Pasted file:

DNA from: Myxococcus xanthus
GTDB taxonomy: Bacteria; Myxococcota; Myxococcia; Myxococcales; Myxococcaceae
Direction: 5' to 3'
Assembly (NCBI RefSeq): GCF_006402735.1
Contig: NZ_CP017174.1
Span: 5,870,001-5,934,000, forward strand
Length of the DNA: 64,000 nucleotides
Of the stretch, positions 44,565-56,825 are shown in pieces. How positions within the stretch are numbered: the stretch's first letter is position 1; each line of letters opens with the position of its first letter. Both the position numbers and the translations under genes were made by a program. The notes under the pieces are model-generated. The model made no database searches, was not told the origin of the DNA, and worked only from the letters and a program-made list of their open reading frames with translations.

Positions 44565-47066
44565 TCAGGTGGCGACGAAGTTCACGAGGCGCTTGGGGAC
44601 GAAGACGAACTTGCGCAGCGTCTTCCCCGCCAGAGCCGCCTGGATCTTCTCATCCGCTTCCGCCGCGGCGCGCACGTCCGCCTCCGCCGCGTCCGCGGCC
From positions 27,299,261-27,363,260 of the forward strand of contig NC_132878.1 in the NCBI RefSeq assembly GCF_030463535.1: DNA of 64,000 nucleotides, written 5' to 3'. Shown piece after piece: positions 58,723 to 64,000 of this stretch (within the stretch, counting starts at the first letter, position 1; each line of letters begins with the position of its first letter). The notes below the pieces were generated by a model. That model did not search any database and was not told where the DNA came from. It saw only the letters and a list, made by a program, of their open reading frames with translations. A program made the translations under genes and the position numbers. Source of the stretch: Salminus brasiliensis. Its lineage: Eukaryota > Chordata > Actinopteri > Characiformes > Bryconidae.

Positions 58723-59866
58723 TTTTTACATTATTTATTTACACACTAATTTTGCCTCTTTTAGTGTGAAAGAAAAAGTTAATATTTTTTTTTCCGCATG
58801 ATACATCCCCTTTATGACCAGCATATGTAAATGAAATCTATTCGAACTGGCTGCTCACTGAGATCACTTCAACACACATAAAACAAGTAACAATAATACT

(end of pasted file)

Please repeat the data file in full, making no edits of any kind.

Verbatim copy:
DNA from: Myxococcus xanthus
GTDB taxonomy: Bacteria; Myxococcota; Myxococcia; Myxococcales; Myxococcaceae
Direction: 5' to 3'
Assembly (NCBI RefSeq): GCF_006402735.1
Contig: NZ_CP017174.1
Span: 5,870,001-5,934,000, forward strand
Length of the DNA: 64,000 nucleotides
Of the stretch, positions 44,565-56,825 are shown in pieces. How positions within the stretch are numbered: the stretch's first letter is position 1; each line of letters opens with the position of its first letter. Both the position numbers and the translations under genes were made by a program. The notes under the pieces are model-generated. The model made no database searches, was not told the origin of the DNA, and worked only from the letters and a program-made list of their open reading frames with translations.

Positions 44565-47066
44565 TCAGGTGGCGACGAAGTTCACGAGGCGCTTGGGGAC
44601 GAAGACGAACTTGCGCAGCGTCTTCCCCGCCAGAGCCGCCTGGATCTTCTCATCCGCTTCCGCCGCGGCGCGCACGTCCGCCTCCGCCGCGTCCGCGGCC
From positions 27,299,261-27,363,260 of the forward strand of contig NC_132878.1 in the NCBI RefSeq assembly GCF_030463535.1: DNA of 64,000 nucleotides, written 5' to 3'. Shown piece after piece: positions 58,723 to 64,000 of this stretch (within the stretch, counting starts at the first letter, position 1; each line of letters begins with the position of its first letter). The notes below the pieces were generated by a model. That model did not search any database and was not told where the DNA came from. It saw only the letters and a list, made by a program, of their open reading frames with translations. A program made the translations under genes and the position numbers. Source of the stretch: Salminus brasiliensis. Its lineage: Eukaryota > Chordata > Actinopteri > Characiformes > Bryconidae.

Positions 58723-59866
58723 TTTTTACATTATTTATTTACACACTAATTTTGCCTCTTTTAGTGTGAAAGAAAAAGTTAATATTTTTTTTTCCGCATG
58801 ATACATCCCCTTTATGACCAGCATATGTAAATGAAATCTATTCGAACTGGCTGCTCACTGAGATCACTTCAACACACATAAAACAAGTAACAATAATACT